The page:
Homebrew & Bottles

Basic tutorial for drinking homebrew from bottles.

  • Put the bottle upright in the fridge for 24-72 hours (the longer the better)
  • When handling the bottle after this point, unless you are pouring, avoid tipping the bottle too much.
  • Open bottle, pour gently into a clean glass
  • If the bottle is 12oz, leave approx .5" - .75" left in the bottom of the bottle.
  • If the bottle is 22oz (bigger than a normal bottle), enjoy the first glass. While pouring the second glass leave approx .75" - 1" of beer in the bottle.

What should be left after a pour This is around what should be left in a bottle after a pour.

The explanation:

I wish that this wasn't as big of a problem as it is, and there are steps I could take to prevent it, but as it stands now, naturally carbonating bottles is the easiest way to put my beer in sharable containers.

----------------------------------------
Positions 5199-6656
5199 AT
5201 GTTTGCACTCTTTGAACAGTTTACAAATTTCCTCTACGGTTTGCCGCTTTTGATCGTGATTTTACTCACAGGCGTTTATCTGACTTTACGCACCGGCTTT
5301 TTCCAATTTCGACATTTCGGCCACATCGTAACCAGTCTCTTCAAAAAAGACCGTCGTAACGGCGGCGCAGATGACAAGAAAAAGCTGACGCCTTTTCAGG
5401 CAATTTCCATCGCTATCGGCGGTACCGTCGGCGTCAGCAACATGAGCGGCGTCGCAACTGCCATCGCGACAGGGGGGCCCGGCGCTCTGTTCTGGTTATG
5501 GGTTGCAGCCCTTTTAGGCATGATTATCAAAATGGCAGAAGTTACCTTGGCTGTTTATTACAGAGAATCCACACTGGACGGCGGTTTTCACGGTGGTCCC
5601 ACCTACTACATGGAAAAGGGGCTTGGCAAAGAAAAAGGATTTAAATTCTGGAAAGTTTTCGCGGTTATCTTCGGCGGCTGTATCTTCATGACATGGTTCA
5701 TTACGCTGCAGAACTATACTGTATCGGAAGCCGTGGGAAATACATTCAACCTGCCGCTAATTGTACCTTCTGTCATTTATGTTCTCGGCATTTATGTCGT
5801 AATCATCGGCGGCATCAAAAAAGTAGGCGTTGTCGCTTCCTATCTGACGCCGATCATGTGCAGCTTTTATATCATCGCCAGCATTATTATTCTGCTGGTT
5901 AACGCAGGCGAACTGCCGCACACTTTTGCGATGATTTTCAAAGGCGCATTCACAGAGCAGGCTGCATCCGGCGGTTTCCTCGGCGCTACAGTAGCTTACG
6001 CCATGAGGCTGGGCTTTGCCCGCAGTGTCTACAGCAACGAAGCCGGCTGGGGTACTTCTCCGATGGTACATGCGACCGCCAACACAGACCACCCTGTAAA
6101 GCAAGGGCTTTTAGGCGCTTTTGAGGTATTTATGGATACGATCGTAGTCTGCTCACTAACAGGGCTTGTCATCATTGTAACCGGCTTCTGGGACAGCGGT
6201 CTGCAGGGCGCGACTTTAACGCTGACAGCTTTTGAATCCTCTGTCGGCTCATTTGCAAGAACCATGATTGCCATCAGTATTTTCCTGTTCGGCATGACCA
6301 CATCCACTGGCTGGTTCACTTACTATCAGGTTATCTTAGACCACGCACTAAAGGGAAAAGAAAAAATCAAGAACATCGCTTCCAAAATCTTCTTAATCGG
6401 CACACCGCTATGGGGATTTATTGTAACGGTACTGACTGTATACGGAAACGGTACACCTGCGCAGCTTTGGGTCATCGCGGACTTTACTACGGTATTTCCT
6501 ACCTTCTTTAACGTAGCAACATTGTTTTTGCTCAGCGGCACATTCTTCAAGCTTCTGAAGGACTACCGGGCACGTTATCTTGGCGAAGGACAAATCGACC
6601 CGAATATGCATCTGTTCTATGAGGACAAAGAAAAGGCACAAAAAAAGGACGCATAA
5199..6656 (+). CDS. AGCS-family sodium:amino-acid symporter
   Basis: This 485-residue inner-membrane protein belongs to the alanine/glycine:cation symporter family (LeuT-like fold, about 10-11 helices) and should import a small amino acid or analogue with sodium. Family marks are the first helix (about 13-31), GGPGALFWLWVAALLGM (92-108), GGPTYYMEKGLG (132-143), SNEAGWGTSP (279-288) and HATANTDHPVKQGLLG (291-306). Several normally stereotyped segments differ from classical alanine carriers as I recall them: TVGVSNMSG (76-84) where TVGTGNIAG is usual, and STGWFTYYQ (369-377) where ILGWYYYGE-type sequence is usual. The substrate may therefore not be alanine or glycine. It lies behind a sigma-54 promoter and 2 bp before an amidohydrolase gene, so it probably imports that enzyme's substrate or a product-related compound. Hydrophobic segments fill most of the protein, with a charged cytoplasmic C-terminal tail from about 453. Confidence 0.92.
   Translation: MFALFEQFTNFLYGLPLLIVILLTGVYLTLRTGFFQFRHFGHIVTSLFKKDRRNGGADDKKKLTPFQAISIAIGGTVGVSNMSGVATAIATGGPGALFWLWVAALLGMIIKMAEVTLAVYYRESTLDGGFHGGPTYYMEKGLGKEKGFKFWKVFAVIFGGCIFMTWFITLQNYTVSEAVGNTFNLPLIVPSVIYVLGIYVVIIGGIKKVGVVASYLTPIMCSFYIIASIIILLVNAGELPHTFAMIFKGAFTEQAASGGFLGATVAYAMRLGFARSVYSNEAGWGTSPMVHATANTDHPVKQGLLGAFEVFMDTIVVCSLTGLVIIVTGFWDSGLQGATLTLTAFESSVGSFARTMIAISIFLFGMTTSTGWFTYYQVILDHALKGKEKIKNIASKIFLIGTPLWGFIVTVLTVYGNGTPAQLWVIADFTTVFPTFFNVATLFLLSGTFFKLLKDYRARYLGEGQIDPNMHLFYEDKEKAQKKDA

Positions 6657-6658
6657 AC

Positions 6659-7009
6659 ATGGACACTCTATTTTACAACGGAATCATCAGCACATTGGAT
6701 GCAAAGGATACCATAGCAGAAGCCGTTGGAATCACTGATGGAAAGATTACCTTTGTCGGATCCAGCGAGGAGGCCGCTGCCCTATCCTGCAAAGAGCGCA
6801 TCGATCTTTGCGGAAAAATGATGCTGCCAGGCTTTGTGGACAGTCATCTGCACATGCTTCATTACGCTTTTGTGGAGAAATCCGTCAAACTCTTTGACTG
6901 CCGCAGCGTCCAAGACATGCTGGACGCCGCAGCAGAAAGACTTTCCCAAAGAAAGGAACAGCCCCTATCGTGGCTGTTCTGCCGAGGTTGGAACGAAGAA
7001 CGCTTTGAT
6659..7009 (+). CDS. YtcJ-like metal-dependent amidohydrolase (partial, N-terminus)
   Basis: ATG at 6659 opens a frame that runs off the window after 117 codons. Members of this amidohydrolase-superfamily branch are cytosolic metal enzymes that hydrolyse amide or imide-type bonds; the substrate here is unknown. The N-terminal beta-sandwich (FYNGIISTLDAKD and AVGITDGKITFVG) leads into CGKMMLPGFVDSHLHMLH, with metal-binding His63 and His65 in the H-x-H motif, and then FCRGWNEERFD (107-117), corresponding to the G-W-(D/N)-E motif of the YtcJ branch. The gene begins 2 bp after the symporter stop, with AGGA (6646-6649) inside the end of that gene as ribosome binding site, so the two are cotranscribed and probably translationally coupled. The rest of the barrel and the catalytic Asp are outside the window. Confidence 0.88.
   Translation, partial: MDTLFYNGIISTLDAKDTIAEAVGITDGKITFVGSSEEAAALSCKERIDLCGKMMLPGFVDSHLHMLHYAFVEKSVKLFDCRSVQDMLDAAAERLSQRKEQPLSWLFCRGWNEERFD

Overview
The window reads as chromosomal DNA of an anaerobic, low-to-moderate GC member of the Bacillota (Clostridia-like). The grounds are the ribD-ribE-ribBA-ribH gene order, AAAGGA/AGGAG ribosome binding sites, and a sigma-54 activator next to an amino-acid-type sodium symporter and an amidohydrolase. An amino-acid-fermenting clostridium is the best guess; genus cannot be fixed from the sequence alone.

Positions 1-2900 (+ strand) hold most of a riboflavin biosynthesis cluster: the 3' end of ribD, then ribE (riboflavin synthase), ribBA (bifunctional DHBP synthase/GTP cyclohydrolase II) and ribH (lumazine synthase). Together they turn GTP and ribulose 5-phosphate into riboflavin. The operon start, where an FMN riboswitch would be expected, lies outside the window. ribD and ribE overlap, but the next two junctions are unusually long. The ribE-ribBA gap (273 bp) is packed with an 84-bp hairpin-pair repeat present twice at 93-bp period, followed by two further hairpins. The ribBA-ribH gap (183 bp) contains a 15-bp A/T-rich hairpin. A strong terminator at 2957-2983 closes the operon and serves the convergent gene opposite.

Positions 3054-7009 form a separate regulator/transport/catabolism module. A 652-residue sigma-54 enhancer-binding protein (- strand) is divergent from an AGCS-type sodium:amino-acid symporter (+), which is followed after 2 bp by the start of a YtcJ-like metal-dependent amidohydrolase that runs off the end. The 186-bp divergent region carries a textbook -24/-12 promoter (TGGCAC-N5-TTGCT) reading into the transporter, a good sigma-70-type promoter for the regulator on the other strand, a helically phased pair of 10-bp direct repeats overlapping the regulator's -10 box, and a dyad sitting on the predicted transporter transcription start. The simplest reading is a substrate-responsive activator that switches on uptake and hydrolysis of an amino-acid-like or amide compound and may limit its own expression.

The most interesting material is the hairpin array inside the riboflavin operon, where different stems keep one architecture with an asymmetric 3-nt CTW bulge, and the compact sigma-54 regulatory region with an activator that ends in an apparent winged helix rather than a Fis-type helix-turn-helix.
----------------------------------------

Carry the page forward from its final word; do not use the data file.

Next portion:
When the beer goes in to bottles, it's not carbonated. I add a small amount of sugar to the full batch immediately before it goes into bottles. The yeast that turned the sugar water into flat beer get back to work and produce the co2 that will be used to carbonate the beer over the course of a few weeks.

Yeast is a living single-cell organism that duplicates over and over as they convert the sugar into alcohol (co2 is a byproduct of this process). When you put the bottle in the fridge for the recommended 24-72 hours you will see a thin layer of shit in the bottom of the bottle. This is the yeast. While it's completely safe to drink, a crystal clear beer—for some reason—always tastes better. I think it's a mental thing. Either way, I like clear beer usually.

The longer you leave it in the fridge, the clearer the first pour will be. The yeast cells slowly fall out of the beer while being chilled, at around 1 day the beer will clear significantly. After 1 day and beyond, the beer will become clearer and clearer until you can't notice any changes.

Clarity Over Time Beer clarity over time / Yeast Dropping Out.

Rinse the rest of the beer out of the empty bottle and crack open another! Hopefully this explains why my beer comes with a set of direction on… how to drink beer.

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